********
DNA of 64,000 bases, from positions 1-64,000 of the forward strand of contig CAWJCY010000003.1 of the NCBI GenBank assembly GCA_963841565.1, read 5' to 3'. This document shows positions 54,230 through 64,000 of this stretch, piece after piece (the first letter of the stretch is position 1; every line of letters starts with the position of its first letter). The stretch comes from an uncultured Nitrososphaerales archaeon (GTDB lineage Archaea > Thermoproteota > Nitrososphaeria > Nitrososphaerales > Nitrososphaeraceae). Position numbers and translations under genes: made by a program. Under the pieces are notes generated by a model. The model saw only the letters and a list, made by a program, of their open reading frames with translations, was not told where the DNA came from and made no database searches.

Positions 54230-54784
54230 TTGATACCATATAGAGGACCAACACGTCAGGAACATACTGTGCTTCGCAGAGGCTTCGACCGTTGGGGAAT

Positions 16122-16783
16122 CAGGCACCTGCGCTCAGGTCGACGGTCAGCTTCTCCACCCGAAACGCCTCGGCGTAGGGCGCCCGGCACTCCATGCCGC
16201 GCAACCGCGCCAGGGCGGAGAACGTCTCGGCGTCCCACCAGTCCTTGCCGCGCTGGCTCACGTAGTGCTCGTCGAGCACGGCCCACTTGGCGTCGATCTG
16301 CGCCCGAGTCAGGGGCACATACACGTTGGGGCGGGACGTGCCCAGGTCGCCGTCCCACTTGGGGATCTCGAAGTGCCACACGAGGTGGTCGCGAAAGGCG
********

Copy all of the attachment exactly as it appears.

DNA of 64,000 bases, from positions 1-64,000 of the forward strand of contig CAWJCY010000003.1 of the NCBI GenBank assembly GCA_963841565.1, read 5' to 3'. This document shows positions 54,230 through 64,000 of this stretch, piece after piece (the first letter of the stretch is position 1; every line of letters starts with the position of its first letter). The stretch comes from an uncultured Nitrososphaerales archaeon (GTDB lineage Archaea > Thermoproteota > Nitrososphaeria > Nitrososphaerales > Nitrososphaeraceae). Position numbers and translations under genes: made by a program. Under the pieces are notes generated by a model. The model saw only the letters and a list, made by a program, of their open reading frames with translations, was not told where the DNA came from and made no database searches.

Positions 54230-54784
54230 TTGATACCATATAGAGGACCAACACGTCAGGAACATACTGTGCTTCGCAGAGGCTTCGACCGTTGGGGAAT

Positions 16122-16783
16122 CAGGCACCTGCGCTCAGGTCGACGGTCAGCTTCTCCACCCGAAACGCCTCGGCGTAGGGCGCCCGGCACTCCATGCCGC
16201 GCAACCGCGCCAGGGCGGAGAACGTCTCGGCGTCCCACCAGTCCTTGCCGCGCTGGCTCACGTAGTGCTCGTCGAGCACGGCCCACTTGGCGTCGATCTG
16301 CGCCCGAGTCAGGGGCACATACACGTTGGGGCGGGACGTGCCCAGGTCGCCGTCCCACTTGGGGATCTCGAAGTGCCACACGAGGTGGTCGCGAAAGGCG